The Effects of Society on Carrie Meeber In Theodore Dreiser's Sister Carrie, Carrie Meeber is depicted as a poor helpless young woman living in a predominately male society. Dreiser reveals Carrie as a "bright, timid girl full of the illusions of ignorance and youth"ÃÂ (Dreiser 1). She wants pleasure and social position and yet she is confused as to what these things might be. Carrie believes the city will bring promise of a better life financially. She is young and inexperienced in the world of men, and therefore is not wise enough to understand the actions of the man, known as Drouet, that she meets on the train. In relationship to society, the character of Carrie is similar to a chess pawn. Carrie seems to drift through various social positions at the expense of others. Society itself places different propelling situations at Carrie's feet. Her gender, environment, and the people who surround her determine Carrie's fate.
Carrie leaves her small town home in hopes of creating a better life for herself. However, Dreiser states that Carrie is a "half-equipped little knight"ÃÂ (2) venturing out into the world. She has small town virtues and has no idea of the effect that the city will have on her life. She is oblivious to the fact that city life is harsh and everyone there is searching for the same thing"ÃÂ¦fame and fortune. Dreiser says it best when he states that when a young girl leaves home, someone will either save her and she will become "better"ÃÂ, or she will fall into the "cosmopolitan virtues"ÃÂ and become worse (1). One can conclude early in the novel that Carrie will be forced down the path of vices, or "cosmopolitan virtues"ÃÂ by her longing and desire for "the good life"ÃÂ.
Carrie's first object of deception is introduced before she even arrives in the city. This object is a well dressed, wealthy man named Drouet, who will become the first step in Carrie's ladder to success. Carrie determines by Drouet's clothing that he possesses the wonderful life that she longs for. Drouet provides Carrie with clothing and other material items that allow her to obtain a higher social status. From her relationship with Drouet, Carrie manages to gain the experience and social skills to pursue higher aspirations. When Drouet seems to have nothing left to offer Carrie, she discovers Hurstwood has many favorable characteristics that Drouet lacks. He has a more acute sense of culture and worldliness, along with the wealth needed to explore the new wonders of the city. Carrie then leaves Drouet after the realization that Hurstwood can provide more of a chance for success. Once in New York, Hurstwood's wealth and stamina begin to decline. He is not able to find or keep a job. With no one left to support her, Carrie gets a job. As Carrie's theater career rises and her social status improves, Hurstwood becomes completely dependent on her. He is no longer the intelligent, assured, and cultural man that she thought he was. With the ability to support herself,Carrie leaves Hurstwood. He becomes a beggar and ends up killing himself. Carrie used both Drouet and Hurstwood to obtain her success, and after becoming wealthy she views herself as too good for men.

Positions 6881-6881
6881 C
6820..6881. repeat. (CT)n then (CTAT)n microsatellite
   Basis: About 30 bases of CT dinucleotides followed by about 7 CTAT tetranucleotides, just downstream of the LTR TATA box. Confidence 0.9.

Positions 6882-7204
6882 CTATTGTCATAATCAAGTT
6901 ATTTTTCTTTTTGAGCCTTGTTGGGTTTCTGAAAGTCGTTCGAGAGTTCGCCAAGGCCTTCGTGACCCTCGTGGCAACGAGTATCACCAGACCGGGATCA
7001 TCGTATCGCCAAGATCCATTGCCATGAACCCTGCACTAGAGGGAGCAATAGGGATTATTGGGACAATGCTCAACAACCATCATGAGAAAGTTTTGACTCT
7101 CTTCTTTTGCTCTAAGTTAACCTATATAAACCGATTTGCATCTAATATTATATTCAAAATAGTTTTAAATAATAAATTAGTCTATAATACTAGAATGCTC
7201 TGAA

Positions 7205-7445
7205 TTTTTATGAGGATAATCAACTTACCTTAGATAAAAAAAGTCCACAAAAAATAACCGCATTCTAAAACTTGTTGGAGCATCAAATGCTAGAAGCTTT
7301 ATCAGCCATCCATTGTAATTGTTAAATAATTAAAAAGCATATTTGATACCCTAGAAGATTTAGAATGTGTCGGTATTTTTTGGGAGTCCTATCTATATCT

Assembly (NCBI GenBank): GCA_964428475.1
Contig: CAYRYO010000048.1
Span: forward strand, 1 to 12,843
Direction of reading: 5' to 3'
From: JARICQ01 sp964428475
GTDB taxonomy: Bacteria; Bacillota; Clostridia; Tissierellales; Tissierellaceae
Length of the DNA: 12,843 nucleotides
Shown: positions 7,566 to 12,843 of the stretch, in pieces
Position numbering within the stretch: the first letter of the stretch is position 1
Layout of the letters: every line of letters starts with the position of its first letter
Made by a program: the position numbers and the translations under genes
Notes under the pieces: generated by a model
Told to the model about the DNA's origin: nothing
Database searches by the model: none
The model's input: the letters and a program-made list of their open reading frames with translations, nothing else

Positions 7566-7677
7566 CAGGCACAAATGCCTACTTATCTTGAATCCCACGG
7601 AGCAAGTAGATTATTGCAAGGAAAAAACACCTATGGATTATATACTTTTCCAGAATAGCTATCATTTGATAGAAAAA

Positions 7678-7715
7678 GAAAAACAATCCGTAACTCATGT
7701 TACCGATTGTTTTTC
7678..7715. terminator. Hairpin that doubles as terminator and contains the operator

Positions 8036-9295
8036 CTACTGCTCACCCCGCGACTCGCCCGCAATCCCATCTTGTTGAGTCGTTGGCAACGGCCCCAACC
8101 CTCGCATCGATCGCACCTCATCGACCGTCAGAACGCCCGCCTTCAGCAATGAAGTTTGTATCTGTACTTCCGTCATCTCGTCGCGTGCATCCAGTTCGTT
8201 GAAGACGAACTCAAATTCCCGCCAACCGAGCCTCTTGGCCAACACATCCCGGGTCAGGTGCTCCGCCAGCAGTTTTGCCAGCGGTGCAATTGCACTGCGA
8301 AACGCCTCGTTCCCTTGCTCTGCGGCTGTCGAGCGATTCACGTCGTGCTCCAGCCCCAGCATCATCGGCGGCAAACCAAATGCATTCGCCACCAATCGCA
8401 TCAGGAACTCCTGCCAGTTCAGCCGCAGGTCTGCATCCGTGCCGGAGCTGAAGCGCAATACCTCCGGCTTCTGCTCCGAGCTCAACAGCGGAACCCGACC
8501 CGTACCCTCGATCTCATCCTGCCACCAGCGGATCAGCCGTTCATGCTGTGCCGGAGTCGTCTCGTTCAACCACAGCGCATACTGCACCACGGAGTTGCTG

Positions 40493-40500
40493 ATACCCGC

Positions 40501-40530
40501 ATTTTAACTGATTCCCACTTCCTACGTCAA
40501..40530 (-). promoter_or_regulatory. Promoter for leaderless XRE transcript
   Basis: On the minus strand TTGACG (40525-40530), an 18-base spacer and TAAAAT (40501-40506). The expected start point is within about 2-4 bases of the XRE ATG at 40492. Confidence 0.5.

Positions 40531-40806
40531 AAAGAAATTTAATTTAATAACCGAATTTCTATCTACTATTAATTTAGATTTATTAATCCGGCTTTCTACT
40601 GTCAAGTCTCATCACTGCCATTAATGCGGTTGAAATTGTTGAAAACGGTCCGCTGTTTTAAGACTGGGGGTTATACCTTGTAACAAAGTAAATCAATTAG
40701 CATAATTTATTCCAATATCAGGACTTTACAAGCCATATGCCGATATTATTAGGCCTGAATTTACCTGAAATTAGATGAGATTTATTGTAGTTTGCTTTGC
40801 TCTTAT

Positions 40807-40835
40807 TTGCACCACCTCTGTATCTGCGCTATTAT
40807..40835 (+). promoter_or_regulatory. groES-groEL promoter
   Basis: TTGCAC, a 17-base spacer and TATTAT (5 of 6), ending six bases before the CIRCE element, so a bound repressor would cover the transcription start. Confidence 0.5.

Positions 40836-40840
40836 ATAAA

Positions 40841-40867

Throughout the novel, Carrie struggles to obtain the success that she longs for. She always thought that if she ever got the wealth and position, which she now has, that she would be completely happy. However, her wealth does not give her the happiness and satisfaction that she thought it would. A friend introduces her to Bob Ames, unlike any man that she met before. Ames notices that Carrie is sad. Ames offers her some words of wisdom saying, " Your happiness is within yourself wholly if you will only believe it"ÃÂ (Dreiser 385). Here was a man not offering her money, clothes, or applause, all the things that Drouet and Hurstwood had given her. It took a little thought, but finally Carrie realized that he secret to her happiness was to give off herself to those less fortunate. She finally begins to understand the true meaning of happiness and how to achieve it. With age and experience, Carrie comes to realize that contentment comes from giving to those less fortunate than herself, and that character is more important that how a person looks. Wealth can only buy material things. Happiness must come from within.
Carrie has many successes and failures throughout the novel. However, overall her failures outweigh her successes. From the beginning Carrie sets out to obtain wealth and position because she thinks that these things will provide her with happiness. However, once she obtains the wealth and position she comes to understand that money can only get someone so far. When she becomes a famous and popular New York actress she still does not possess what she desires. She is alone among many friends and admirers. At the end of the novel as Carrie sits in her rocking chair surrounded by her beautiful gowns and expensive furniture, she is forced into the realization that money can not buy happiness.
Works Cited Dreiser, Theodore. Sister Carrie. New York: Bantam Books, 1982.